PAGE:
Mary Ann Glynn has been invited to contribute to a forthcoming essay, “15 Days to Slow the Spread: COVID-19 and Collective Resilience,” to the special forum in the Journal of Management Studies on COVID-19, Global Pandemics, and the Future of Management Studies.
Richard Nielsen has been named by the Society for Business Ethics as one of the “Academic Pioneers in Business Ethics.” He has recently published articles on whistleblowing (Administration and Society) and ethics framing (Business and Professional Ethics Journal).
Mike Pratt has published an article examining how CEOs express their corporate purpose and the mistakes they often make (Strategy + Business). With BC PhD alum, Lily Crosina, his Academy of Management Journal paper, “Toward a Model of Organizational Mourning: The Case of Former Lehman Brother Bankers,” was a finalist for best paper.
Bess Rouse’s paper (with Bill Kahn of BU), examining how middle leaders may inhibit or perpetuate toxicity depending on what routines they enact, was accepted at the Academy of Management Journal.
Go to publications to read about more recent faculty works.
Mary Ann Glynn recently completed five distinguished years on the Academy of Management’s Executive Committee Board of Governors. She served as President of the Academy 2017-2018. Her Presidential address is published at: Glynn, M.A. April 2019. The Mission of Community and the Promise of Collective Action. Academy of Management Review.
Summer’s annual approach, however predictable, is always a welcome occasion. For those of us in the Carroll School, summer stands not only for beach days, barbecues, and ice cream but also for WCLE Summer Camp. As the spring semester dies down, we eagerly search for new opportunities to share our knowledge and to learn from our peers. This year, we engaged in a series of illuminating discussions on a broad array of topics related to leadership, entrepreneurship, and management more generally. Read more about WCLE summer camp.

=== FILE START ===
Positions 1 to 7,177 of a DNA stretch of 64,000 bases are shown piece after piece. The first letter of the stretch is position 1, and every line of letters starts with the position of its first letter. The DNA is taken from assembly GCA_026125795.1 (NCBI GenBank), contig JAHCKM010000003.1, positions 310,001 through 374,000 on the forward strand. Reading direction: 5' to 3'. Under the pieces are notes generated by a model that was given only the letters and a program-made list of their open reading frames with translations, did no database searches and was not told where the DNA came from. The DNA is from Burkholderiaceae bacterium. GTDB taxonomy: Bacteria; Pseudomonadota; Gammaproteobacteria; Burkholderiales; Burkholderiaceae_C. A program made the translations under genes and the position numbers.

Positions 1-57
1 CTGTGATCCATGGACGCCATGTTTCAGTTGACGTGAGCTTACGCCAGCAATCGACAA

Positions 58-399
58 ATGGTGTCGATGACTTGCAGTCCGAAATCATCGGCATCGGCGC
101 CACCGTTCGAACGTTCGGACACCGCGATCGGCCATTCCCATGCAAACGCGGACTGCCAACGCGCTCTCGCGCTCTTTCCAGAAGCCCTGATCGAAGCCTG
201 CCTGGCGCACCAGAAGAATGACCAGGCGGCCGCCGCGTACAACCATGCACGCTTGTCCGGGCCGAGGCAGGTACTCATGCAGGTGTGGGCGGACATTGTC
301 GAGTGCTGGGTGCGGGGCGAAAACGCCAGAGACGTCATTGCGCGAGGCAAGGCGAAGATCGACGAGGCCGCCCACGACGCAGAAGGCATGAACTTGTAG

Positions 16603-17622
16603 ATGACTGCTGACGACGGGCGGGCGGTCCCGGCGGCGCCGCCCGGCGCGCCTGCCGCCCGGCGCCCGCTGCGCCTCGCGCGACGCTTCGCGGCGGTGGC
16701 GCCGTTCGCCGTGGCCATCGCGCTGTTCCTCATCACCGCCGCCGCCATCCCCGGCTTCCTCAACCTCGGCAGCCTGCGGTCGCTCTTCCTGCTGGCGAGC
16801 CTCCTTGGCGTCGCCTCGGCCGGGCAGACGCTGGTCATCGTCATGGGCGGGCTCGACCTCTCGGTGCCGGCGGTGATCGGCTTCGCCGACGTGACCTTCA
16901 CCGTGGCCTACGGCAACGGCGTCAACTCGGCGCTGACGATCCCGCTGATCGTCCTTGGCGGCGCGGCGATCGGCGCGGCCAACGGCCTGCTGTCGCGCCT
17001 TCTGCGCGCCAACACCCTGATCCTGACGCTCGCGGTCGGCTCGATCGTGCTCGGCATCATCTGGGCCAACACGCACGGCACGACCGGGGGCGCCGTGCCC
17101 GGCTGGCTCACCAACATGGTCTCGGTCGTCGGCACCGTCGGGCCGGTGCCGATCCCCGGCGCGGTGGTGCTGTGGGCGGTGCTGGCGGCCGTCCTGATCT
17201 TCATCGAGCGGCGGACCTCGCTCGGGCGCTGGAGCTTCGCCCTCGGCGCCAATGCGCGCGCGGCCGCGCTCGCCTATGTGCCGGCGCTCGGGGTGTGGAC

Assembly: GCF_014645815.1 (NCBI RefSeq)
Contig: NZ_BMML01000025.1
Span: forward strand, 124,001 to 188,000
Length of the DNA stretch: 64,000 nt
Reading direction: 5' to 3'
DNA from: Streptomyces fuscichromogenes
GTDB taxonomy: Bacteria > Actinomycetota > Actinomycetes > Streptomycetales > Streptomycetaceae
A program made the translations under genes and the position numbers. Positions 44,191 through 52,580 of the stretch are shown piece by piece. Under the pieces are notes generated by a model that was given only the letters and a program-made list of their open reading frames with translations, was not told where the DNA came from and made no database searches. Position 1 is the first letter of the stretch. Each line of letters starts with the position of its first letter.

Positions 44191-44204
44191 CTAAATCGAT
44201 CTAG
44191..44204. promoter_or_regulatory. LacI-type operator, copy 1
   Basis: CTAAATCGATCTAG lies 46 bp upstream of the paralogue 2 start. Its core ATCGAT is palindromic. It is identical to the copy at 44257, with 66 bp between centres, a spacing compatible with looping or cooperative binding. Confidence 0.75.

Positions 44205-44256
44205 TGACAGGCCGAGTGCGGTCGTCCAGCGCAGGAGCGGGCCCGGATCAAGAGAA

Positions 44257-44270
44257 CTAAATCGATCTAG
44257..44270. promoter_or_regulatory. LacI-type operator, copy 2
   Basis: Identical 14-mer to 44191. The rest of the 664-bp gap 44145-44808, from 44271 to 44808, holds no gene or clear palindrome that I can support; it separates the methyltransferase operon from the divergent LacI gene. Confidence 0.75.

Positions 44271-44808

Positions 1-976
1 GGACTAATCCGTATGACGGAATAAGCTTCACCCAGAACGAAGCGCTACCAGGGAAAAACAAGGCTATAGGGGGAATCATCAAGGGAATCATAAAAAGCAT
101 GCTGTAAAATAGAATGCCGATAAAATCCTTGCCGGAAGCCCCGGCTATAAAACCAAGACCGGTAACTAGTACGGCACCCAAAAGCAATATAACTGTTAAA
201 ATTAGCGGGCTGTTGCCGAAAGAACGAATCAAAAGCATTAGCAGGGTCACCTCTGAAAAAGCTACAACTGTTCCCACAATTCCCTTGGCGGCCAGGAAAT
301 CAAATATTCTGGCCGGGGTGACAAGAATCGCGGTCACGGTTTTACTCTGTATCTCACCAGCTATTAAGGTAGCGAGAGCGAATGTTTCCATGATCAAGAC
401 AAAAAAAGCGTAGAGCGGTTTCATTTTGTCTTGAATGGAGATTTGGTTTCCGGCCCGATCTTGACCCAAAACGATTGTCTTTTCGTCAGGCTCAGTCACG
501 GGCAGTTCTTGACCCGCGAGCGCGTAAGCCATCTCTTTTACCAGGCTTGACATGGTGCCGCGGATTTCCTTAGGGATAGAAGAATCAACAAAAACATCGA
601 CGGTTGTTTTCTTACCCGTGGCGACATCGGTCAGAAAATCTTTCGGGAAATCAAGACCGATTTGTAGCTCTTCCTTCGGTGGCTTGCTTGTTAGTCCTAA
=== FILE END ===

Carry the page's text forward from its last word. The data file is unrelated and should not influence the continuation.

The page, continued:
A research study funded by the WCLE and conducted by a team of scholars with ties to BC will soon be published in the Journal of Applied Behavioral Science. Entitled “A way forward: Cascading ethical and change leadership, values enactment, and group-level effects on commitment in corruption recovery,” it was co-authored by BC alum Rick Cotton, BC Professor and Robert A. and Evelyn J. Ferris Chair Jean Bartunek, and retired BC Professor Bill Stevenson. The co-authors conducted a survey of over 2,000 employees at an insurance company and found that new leadership made a difference in the recovery of the firm following corruption. They report that organization members’ perceptions of their leaders’ ethical posture was significantly related to perceptions of progress on enacting important values and on their commitment to the organization.
BC hosted the 13th Boston Field Research Conference with the theme “Ethical Challenges in Fieldwork: Quandaries and Quagmires.” The organizing committee, Management & Organization Professors Jean Bartunek, Mary Ann Glynn, Spencer Harrison, and Mike Pratt, planned a program of panel discussions and workshops focusing on ethical issues in conducting fieldwork for the approximately 60 scholars in attendance.
Mary Ann Glynn was invited to join the newly formed Management and Labor Group (Behavioral Science and Policy Association) for the White House Social and Behavioral Science Team. The team reviewed the annual Federal Employee Viewpoint Survey, administered over more than 80 federal agencies, and recommended evidence-based interventions that could address several management and labor needs. This paper will appear in Behavioral Science & Policy, and will focus on improving employee wellbeing, agency productivity and performance, while being more effective and efficient for the taxpayer.
In August, the 76th annual meeting of the Academy of Management, the world’s largest forum devoted to management scholarship and education was held in Anaheim, CA. Research Director, Mary Ann Glynn served as Program Chair and created the theme: Making Organizations Meaningful. Several BC professors and PhD students presented and discussed their research at the meetings. Prof. Sandra Waddock spoke at several sessions, including, Errors of the Third Kind in Management Research: Creating Meaning in Scholarly Work; Making Organizations Meaningful: Rethinking Management around Dignity and Well-being; and Making Scholarly and Practitioner Lives and Work Meaningful. Professors Richard Nielsen and Jean Bartunek presented their work in a showcase symposium, Making Academic Practitioner Research Partnerships Meaningful. PhD students Christie Lockwood, Andrea Tunarosa, and Lee Watkiss conducted their third highly successful workshop on Measuring Meaning at the Collective Level.